This is thanks to the change in government last September from the pro-road-building National-led government to a Labour-led coalition, which has signalled it wants to invest far more heavily in the struggling national railway company.


The initial signs are positive. The new government announced within weeks of coming into office on September 21 2017 that it will commit $NZ 800m ($US 548.8m) towards upgrading the almost-derelict railway between Auckland and the Whangarei in Northland and construction of the long-discussed branch line to Marsden Point Port, also in Northland.

KiwiProspectsIt also reaffirmed a commitment made during the election campaign to fund the introduction of a trial passenger service linking Auckland, Hamilton and Tauranga - the busiest route in the country which has had no passenger train service for decades.

If the trial is successful this is likely to lead to the funding of a far more ambitious service. This will involve upgrading the rail corridor to facilitate the introduction of new higher-speed electro-diesel passenger trains operating at up to hourly frequencies and with travel times faster than driving.

Urban rail has also received a major boost at least in the Auckland region with two new light rail projects given the green light. One will link the city centre with the airport while the other will connect the city centre with the fast-growing north-western suburbs. The estimated cost of both projects is about $NZ 5bn with the bill to be split between central government and Auckland Council. These projects are in addition to the central rail loop underground project beneath the city centre, construction of which is well underway.

At a more general level new transport minister Mr Phil Twyford has decided to amend the government’s Policy Statement on Land Transport so that reductions in carbon emissions will be considered when allocating funding. This is likely to curtail any major expenditure on large highway projects and boost funding for rail and other modes of transport with lower carbon footprints. The previous government quietly abolished this requirement in 2013.

Further cause for optimism is the new government’s commitment to make New Zealand carbon neutral by 2050, which should also boost the prospects for rail investment.

Ongoing funding

However, all is not plain sailing for KiwiRail just yet. Although several specific spending announcements have been made, they cover just one small part of the country - Northland. A comprehensive strategy to upgrade the national network has yet to emerge nor has there been any indication of the exact level of additional funding that this will receive.

Funding will also need to be ongoing so KiwiRail can plan ahead with certainty. The previous nine years was marked by uncertain, limited short-term funding by the former government which was accompanied with veiled threats of future funding cuts unless the state-owned railway improved its financial performance. This was a classic Catch 22 situation because although KiwiRail has undertaken major cost cutting measures including shedding a further 1000 staff in recent years, the moribund state of most of its infrastructure severely limits its ability to attract new business.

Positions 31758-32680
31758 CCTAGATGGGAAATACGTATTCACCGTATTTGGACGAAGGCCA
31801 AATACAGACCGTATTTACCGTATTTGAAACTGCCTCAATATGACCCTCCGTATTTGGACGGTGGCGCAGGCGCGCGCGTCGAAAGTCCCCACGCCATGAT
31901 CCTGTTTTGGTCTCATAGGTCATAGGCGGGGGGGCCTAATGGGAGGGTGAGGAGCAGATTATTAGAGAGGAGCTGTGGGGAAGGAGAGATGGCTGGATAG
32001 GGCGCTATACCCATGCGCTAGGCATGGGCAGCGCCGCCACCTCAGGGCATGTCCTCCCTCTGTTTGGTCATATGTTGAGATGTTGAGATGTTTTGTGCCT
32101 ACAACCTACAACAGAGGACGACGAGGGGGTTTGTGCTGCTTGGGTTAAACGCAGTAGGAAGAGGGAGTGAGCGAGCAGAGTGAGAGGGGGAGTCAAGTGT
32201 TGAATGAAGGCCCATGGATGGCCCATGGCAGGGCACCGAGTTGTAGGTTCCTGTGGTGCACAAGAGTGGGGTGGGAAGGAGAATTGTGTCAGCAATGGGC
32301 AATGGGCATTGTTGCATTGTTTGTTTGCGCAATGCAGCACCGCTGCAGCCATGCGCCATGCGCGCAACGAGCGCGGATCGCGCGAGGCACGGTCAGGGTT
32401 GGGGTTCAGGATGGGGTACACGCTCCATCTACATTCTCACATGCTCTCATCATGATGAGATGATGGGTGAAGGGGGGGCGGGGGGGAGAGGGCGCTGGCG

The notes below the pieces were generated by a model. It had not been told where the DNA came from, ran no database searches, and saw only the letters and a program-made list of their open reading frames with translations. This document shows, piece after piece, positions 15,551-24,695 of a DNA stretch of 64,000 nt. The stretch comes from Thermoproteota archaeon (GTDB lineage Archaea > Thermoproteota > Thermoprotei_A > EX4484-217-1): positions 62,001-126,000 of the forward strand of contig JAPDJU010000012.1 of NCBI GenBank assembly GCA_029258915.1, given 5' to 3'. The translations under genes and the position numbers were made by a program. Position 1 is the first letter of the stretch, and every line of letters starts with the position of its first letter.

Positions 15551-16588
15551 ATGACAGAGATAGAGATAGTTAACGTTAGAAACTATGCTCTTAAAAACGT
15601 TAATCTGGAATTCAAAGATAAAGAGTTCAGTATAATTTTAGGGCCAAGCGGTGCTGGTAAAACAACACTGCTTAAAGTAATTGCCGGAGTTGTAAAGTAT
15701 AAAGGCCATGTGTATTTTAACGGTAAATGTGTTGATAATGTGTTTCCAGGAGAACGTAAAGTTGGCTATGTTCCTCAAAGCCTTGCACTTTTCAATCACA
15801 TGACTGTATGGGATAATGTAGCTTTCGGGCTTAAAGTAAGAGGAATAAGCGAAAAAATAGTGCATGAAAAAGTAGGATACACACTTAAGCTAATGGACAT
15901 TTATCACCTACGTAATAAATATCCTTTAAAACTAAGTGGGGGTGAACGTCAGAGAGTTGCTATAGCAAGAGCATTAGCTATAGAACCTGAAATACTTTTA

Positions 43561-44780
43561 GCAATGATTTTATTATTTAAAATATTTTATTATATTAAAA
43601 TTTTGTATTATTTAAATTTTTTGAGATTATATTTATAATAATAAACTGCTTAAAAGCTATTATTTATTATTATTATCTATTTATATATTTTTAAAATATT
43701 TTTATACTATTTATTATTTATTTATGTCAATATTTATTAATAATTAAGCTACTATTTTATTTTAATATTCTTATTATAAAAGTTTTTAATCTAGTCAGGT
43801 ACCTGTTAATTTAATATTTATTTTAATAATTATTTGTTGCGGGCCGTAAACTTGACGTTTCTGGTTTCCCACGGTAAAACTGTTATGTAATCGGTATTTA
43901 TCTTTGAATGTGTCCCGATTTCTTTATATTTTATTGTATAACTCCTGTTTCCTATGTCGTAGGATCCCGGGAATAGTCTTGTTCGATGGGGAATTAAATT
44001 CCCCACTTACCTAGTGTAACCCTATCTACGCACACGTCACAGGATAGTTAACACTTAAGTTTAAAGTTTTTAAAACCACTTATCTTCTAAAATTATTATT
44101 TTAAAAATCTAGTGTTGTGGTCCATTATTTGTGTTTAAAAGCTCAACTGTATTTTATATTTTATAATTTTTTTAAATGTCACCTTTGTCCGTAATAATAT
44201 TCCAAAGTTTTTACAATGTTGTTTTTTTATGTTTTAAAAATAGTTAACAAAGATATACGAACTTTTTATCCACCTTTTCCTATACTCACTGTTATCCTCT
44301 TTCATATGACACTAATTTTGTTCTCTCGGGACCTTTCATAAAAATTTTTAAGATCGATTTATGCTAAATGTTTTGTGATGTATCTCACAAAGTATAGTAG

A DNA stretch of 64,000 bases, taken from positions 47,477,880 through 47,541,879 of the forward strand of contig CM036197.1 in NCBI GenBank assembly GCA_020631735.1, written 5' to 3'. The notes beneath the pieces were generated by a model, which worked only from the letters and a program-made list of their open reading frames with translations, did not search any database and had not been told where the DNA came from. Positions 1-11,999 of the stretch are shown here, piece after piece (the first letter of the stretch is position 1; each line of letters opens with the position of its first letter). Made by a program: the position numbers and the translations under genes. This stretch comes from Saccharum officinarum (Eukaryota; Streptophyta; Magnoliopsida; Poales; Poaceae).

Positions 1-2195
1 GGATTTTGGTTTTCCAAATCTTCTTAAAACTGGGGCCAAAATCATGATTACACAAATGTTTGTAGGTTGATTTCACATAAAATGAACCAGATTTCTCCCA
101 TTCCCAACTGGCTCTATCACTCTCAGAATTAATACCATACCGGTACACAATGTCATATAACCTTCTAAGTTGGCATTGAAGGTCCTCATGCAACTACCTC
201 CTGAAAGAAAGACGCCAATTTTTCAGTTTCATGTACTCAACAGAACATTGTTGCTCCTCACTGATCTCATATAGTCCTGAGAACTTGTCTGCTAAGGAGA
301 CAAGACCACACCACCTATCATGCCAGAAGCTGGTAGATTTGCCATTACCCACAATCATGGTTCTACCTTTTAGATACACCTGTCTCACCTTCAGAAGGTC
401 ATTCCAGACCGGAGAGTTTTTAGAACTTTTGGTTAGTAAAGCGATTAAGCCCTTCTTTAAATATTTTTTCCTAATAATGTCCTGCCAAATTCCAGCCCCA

KiwiRail claims it will need between $NZ 300m and $NZ 450m a year to make up for decades of underinvestment and maintain assets to a safe and reliable standard. This level of spending is between two and three times the annual funding allocation from the previous government.

Finding the money for all of this will be the biggest challenge for the new government if it is to deliver on its promises. The National Land Transport Fund, which amounts to $NZ 3.5bn annually, and is raised mainly from road user charges on heavy vehicles and fuel taxes, is the logical choice of revenue. However, the very powerful road transport lobby is strongly against using any of the funding to invest in the rail network.

KiwiRail does have allies within the trucking industry including Mainfreight, one of the largest trucking and logistics companies in New Zealand which also operates in several other countries. The company is a major user of the rail network with a number of its largest freight terminals across the country having rail connections. CEO Mr Don Braid has long maintained that a national rail network is a vital part of the national land transport infrastructure and he supports further investment. Braid says Mainfreight would make greater use of the rail network if it was upgraded.

New Zealand’s largest company, and the world’s largest global dairy products exporter, Fonterra, has also reoriented its domestic supply chain to link processing plants, distribution centres and ports around the rail network and will also been keen to see network improvements.

Another welcome morale boost was November’s delayed release of a report prepared for the NZ Transport Agency which calculated the value of the rail network to the wider economy over and above KiwiRail’s balance sheet.

Net road congestion, safety, maintenance and emissions benefits generated by the rail network were all considered in the report, which estimates the total benefits to the country of $NZ 1.55bn per annum.

Such information will prove invaluable to KiwiRail as it fights to gain a greater share of land transport funding from a government which appears at long last to want to give rail the priority it has been lacking for so long.